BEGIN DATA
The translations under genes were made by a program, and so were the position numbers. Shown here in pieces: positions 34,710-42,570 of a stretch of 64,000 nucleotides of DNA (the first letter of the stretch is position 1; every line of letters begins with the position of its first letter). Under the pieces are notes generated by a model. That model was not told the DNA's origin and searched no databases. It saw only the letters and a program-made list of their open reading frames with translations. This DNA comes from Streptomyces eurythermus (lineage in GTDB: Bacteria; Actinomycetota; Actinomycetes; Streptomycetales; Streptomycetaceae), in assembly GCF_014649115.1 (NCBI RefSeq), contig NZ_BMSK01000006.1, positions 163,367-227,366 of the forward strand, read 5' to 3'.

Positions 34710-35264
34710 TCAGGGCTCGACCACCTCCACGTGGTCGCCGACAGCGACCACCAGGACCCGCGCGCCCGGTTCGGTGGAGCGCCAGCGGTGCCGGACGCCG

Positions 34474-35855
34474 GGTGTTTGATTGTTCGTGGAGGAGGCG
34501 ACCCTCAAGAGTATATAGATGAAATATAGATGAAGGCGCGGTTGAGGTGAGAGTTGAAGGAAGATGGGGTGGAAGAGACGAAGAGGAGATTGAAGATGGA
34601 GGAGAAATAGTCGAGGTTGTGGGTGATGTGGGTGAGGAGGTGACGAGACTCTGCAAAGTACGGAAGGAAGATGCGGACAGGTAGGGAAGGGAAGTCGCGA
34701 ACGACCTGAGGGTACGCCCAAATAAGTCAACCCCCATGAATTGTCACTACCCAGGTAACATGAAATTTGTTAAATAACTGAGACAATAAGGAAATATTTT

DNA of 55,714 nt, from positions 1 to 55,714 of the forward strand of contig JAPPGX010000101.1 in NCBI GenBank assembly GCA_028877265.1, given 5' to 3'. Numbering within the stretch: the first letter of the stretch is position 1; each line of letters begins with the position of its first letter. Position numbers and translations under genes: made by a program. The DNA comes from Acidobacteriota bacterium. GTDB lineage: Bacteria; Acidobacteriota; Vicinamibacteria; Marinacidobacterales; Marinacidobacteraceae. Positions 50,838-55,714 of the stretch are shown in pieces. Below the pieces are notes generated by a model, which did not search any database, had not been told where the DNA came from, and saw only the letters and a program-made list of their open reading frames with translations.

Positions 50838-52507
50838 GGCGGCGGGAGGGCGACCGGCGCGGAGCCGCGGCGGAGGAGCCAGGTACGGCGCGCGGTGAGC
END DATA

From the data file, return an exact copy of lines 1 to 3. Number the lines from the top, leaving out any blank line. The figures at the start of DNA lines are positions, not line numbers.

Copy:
The translations under genes were made by a program, and so were the position numbers. Shown here in pieces: positions 34,710-42,570 of a stretch of 64,000 nucleotides of DNA (the first letter of the stretch is position 1; every line of letters begins with the position of its first letter). Under the pieces are notes generated by a model. That model was not told the DNA's origin and searched no databases. It saw only the letters and a program-made list of their open reading frames with translations. This DNA comes from Streptomyces eurythermus (lineage in GTDB: Bacteria; Actinomycetota; Actinomycetes; Streptomycetales; Streptomycetaceae), in assembly GCF_014649115.1 (NCBI RefSeq), contig NZ_BMSK01000006.1, positions 163,367-227,366 of the forward strand, read 5' to 3'.

Positions 34710-35264
34710 TCAGGGCTCGACCACCTCCACGTGGTCGCCGACAGCGACCACCAGGACCCGCGCGCCCGGTTCGGTGGAGCGCCAGCGGTGCCGGACGCCG